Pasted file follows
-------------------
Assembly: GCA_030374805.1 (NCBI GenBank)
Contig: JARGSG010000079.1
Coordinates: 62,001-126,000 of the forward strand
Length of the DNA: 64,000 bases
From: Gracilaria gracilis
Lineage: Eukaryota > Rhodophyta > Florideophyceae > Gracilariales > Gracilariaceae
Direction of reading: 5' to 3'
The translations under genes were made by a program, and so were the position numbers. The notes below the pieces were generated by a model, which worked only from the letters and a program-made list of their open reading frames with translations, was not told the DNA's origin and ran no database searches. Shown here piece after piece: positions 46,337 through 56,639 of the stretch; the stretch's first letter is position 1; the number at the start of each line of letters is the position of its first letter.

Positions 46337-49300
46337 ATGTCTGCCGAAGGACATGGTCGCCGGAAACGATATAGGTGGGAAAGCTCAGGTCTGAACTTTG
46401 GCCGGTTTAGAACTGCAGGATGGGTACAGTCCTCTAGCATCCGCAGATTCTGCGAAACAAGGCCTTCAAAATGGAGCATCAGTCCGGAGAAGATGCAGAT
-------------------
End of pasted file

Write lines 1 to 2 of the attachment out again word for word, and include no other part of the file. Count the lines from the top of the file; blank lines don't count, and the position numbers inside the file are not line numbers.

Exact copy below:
Assembly: GCA_030374805.1 (NCBI GenBank)
Contig: JARGSG010000079.1